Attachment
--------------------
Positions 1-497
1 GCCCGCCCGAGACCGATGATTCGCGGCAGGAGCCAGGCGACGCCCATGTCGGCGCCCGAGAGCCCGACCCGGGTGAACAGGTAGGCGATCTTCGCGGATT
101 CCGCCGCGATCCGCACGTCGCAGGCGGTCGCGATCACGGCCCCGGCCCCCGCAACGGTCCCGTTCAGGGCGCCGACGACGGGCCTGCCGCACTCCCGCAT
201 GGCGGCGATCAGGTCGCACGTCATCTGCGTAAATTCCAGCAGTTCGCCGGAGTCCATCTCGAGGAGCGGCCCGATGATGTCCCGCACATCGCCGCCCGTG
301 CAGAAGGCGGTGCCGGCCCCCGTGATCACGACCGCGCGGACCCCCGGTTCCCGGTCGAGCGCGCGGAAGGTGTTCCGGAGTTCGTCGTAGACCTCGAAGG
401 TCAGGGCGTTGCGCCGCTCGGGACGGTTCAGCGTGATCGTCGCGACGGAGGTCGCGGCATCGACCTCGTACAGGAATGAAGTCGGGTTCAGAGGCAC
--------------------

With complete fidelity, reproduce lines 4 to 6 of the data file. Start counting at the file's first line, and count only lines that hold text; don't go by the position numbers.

201 GGCGGCGATCAGGTCGCACGTCATCTGCGTAAATTCCAGCAGTTCGCCGGAGTCCATCTCGAGGAGCGGCCCGATGATGTCCCGCACATCGCCGCCCGTG
301 CAGAAGGCGGTGCCGGCCCCCGTGATCACGACCGCGCGGACCCCCGGTTCCCGGTCGAGCGCGCGGAAGGTGTTCCGGAGTTCGTCGTAGACCTCGAAGG
401 TCAGGGCGTTGCGCCGCTCGGGACGGTTCAGCGTGATCGTCGCGACGGAGGTCGCGGCATCGACCTCGTACAGGAATGAAGTCGGGTTCAGAGGCAC